Plaintiff arrived at MBP, he brought the religious diet issue
to the attention of Defendant Governor and demanded a
transfer. Defendant Governor refused for 16 days, stating:
“F**k your religious diet, that's the consequence
of suing the MDOC.” (Compl., ECF No. 1, PageID.11.)
Plaintiff alleges Defendant Governor's refusal to
transfer Plaintiff or arrange for Plaintiff to have a
religious diet placed a substantial burden on Plaintiff's
ability to practice his beliefs. His only options were to
starve or eat food in direct violation of those beliefs.
October 18, 2018, Plaintiff was transferred to DRF. He
received his religious diet for a couple of days, but on
October 20, Defendant Towns began refusing to send
Plaintiff's religious diet to his unit and instructed
other staff to also refuse. Plaintiff contends that
corrections officers, including Defendant Palmer, confirmed
for Towns that Plaintiff was approved to eat the religious
diet. Nonetheless, Towns denied Plaintiff his religious diet
until October 30 when Plaintiff's grievance regarding the
matter was reviewed.
alleges that the remaining defendants, Palmer, Zavala,
McMurphy, and Maurer, conspired to discriminate against him
because of his religion by refusing to call him out for his
prison job for three months.
contends that the defendants' conduct was negligent
and/or rose to the level of an intentional tort under state
law. He claims that the corrections officer defendants
violated his Fourteenth Amendment equal protection rights.
Finally, Plaintiff claims that all of the Defendants
interfered with Plaintiff's right to freely exercise his
religion and also violated RLUIPA. Plaintiff asks the Court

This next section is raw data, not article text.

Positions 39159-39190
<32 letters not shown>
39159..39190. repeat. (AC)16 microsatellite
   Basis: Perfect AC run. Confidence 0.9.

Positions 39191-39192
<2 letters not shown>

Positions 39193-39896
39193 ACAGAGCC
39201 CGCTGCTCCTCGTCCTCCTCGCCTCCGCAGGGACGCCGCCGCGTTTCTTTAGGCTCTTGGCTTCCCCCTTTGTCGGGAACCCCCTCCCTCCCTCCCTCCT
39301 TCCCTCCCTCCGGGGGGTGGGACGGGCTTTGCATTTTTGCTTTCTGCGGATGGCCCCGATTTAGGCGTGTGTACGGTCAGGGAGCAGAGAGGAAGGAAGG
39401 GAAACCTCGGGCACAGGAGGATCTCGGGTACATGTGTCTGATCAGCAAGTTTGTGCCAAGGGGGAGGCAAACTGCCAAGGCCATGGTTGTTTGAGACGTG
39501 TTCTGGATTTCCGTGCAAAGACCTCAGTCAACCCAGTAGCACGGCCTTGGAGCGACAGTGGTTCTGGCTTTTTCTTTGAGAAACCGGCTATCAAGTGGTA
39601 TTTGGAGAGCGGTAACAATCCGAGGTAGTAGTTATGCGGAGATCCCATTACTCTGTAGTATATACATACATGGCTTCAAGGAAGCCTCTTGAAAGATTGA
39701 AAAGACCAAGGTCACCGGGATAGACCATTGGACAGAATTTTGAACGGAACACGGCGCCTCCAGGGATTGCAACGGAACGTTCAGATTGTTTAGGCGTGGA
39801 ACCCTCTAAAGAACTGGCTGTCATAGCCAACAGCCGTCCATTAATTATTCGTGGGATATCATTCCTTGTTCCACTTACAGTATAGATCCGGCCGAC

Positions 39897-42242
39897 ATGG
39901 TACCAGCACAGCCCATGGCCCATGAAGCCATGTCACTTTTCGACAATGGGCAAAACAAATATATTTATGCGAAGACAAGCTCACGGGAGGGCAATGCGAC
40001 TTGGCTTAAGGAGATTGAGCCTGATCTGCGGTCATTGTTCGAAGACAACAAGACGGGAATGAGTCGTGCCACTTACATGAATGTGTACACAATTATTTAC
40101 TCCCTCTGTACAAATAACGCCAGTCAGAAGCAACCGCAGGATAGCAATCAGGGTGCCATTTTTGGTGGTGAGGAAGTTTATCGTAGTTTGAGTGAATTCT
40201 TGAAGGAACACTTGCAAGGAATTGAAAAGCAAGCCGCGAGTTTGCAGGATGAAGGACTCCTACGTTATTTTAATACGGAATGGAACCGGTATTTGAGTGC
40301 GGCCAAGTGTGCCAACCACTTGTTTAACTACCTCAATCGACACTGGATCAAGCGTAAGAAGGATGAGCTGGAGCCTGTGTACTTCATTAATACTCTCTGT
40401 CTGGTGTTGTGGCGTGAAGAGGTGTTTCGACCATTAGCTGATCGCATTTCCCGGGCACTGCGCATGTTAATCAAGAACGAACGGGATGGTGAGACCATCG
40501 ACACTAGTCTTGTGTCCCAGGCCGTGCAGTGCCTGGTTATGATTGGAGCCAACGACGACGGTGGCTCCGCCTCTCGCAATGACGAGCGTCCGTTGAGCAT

to enter a declaratory judgment finding that Defendants'
actions violated Plaintiff's rights and he seeks
compensatory and punitive damages.
Failure to State a Claim
complaint may be dismissed for failure to state a claim if it
fails “‘to give the defendant fair notice of what
the . . . claim is and the grounds upon which it
rests.'” Bell Atl. Corp. v. Twombly, 550
U.S. 544, 555 (2007) (quoting Conley v. Gibson, 355
U.S. 41, 47 (1957)). While a complaint need not contain
detailed factual allegations, a plaintiff's allegations
must include more than labels and conclusions.
Twombly, 550 U.S. at 555; Ashcroft v.
Iqbal, 556 U.S. 662, 678 (2009) (“Threadbare
recitals of the elements of a cause of action, supported by
mere conclusory statements, do not suffice.”). The
court must determine whether the complaint contains
“enough facts to state a claim to relief that is
plausible on its face.” Twombly, 550 U.S. at
570. “A claim has facial plausibility when the
plaintiff pleads factual content that allows the court to
draw the reasonable inference that the defendant is liable
for the misconduct alleged.” Iqbal, 556 U.S.
at 679. Although the plausibility standard is not equivalent
to a “‘probability requirement,' . . . it
asks for more than a sheer possibility that a defendant has
acted unlawfully.” Iqbal, 556 U.S. at 678
(quoting Twombly, 550 U.S. at 556). “[W]here
the well-pleaded facts do not permit the court to infer more
than the mere possibility of misconduct, the complaint has